The Gamble by LaVyrle Spencer

 

Historical Romance

The Gamble The GambleLaVyrle Spencer; Berkley Trade 2003WorldCatAgatha is the milliner in Proffitt, Kansas, in 1880. The building where her shop and apartment are have recently been purchased by a man who set up a saloon in the other part of the building. The saloon is bad enough, but then he brings in a large painting of a naked lady. When she sees it coming, Agatha is compelled to protest. She faces down Scott Gandy on the sidewalk. He ignores her complaints, leaving her in the mud at the side as he and the group of laughing men take it inside.

That incident brings Agatha to the notice of the temperance worker visiting the town. The next thing she knows, Agatha is the president of the ladies’ temperance group in Proffitt. There are eleven saloons in the small town that cater to the cowboys riding their stampedes through. The Gilded Cage Saloon is her problem, though. The noise can be heard after she goes to bed at night. Scott is her landlord so she has to deal with him. He brings in three beautiful dancing women and offers gambling tables to bring in his customers. He certainly doesn’t want prohibition passed in Kansas.

As time passes Agatha has more problems. She has very strong convictions about alcohol. At the same time, she learns to like the people next door. The three beautiful women have become good friends. She learns that all seven of the newcomers are like a family that Scott has brought together, saving them from harsher existences. When someone in town threatens Agatha because of her temperance work, they are all there to help her, especially Scott. If the state voters pass the prohibition law, the group will leave and her life will once again become small and lonely.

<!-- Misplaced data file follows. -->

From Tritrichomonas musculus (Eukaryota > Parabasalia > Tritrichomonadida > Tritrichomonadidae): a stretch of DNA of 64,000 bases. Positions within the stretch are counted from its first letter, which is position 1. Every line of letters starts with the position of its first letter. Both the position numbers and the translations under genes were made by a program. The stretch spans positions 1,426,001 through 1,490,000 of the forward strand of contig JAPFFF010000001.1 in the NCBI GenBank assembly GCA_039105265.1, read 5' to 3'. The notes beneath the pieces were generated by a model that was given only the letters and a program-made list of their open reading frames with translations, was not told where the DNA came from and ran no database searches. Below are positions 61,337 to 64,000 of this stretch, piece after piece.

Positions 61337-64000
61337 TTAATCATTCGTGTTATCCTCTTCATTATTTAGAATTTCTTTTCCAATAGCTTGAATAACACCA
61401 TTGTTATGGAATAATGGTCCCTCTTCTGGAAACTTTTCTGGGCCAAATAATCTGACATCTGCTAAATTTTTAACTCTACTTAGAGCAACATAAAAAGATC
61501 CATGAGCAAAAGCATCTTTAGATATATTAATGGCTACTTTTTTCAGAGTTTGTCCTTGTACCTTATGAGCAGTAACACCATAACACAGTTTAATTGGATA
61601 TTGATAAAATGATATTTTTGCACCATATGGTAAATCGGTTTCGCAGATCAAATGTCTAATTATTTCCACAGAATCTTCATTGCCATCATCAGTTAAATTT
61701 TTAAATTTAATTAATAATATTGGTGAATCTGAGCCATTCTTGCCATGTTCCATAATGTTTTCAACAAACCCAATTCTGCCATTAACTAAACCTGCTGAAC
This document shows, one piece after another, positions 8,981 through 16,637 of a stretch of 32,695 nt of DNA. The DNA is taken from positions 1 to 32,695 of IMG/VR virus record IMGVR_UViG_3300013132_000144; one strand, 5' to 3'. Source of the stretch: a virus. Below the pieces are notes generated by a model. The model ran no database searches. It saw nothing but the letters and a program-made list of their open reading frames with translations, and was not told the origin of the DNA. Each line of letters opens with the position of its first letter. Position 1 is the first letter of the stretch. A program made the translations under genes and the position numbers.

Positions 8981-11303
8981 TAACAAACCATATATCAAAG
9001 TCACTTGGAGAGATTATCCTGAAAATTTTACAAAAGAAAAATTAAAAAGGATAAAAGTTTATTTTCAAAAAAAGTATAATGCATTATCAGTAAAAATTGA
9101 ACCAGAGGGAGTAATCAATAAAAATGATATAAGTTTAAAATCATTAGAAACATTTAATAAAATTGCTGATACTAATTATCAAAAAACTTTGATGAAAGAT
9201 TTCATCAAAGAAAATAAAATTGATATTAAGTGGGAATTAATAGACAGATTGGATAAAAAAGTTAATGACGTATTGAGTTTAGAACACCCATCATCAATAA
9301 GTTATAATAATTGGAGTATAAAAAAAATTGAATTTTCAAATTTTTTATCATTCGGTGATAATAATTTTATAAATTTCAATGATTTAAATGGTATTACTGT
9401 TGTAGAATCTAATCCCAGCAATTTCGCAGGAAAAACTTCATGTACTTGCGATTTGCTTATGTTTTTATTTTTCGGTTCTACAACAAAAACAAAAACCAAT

Then there is Willy, the small boy Agatha and Scott have “adopted”. Willy’s mother died and father doesn’t care about him. Willy winds his way into both Agatha’s and Scott’s hearts, making them a different kind of family yet. But when the family breaks up, who gets Willy?

From the beginning, The Gamble is a charmer. Spencer develops complex, conflicted characters that the reader will immediately like. Scott Gandy has no problem lifting Agatha and setting her in a deep mud puddle. But when he later learns she is lame in one leg and couldn’t get out on her own, he feels guilty. He is from a Mississippi plantation and has all the manners and society that indicates. He hasn’t been back to the plantation since the end of the war, but some things never leave a person.

Unfortunately, the book has one major flaw. Both characters realize they can’t get involved. Scott realizes that Agatha is not a “temporary” woman but one for life. When the prohibition law passes in Kansas, he leaves for Mississippi with Willy. Agatha confesses her love for him the night before they leave. After a time Scott devises a way to get Agatha to join them. But it still takes him time after she arrives for him to realize he loves her and wants to marry her. He had acknowledged the attraction in Kansas. He didn’t fight the attraction when she joins the group in Mississippi. The timing and description of his realization in the book is contrived and doesn’t feel right.

I enjoyed the history involved in this novel. I didn’t know about the temperance movement of the later 1800’s or that different states had passed prohibition laws. There also is the adjustment of a good wealthy Southern white man losing his money and family, although he still has the property. To him, the black people are as important as the white and just as loved. The return to Mississippi barely touches on all the problems the South had after the war with the Carpetbaggers, racial divisions, etc., but they are subtly in the background, affecting their decisions and future.

Notice: Strong sexual content

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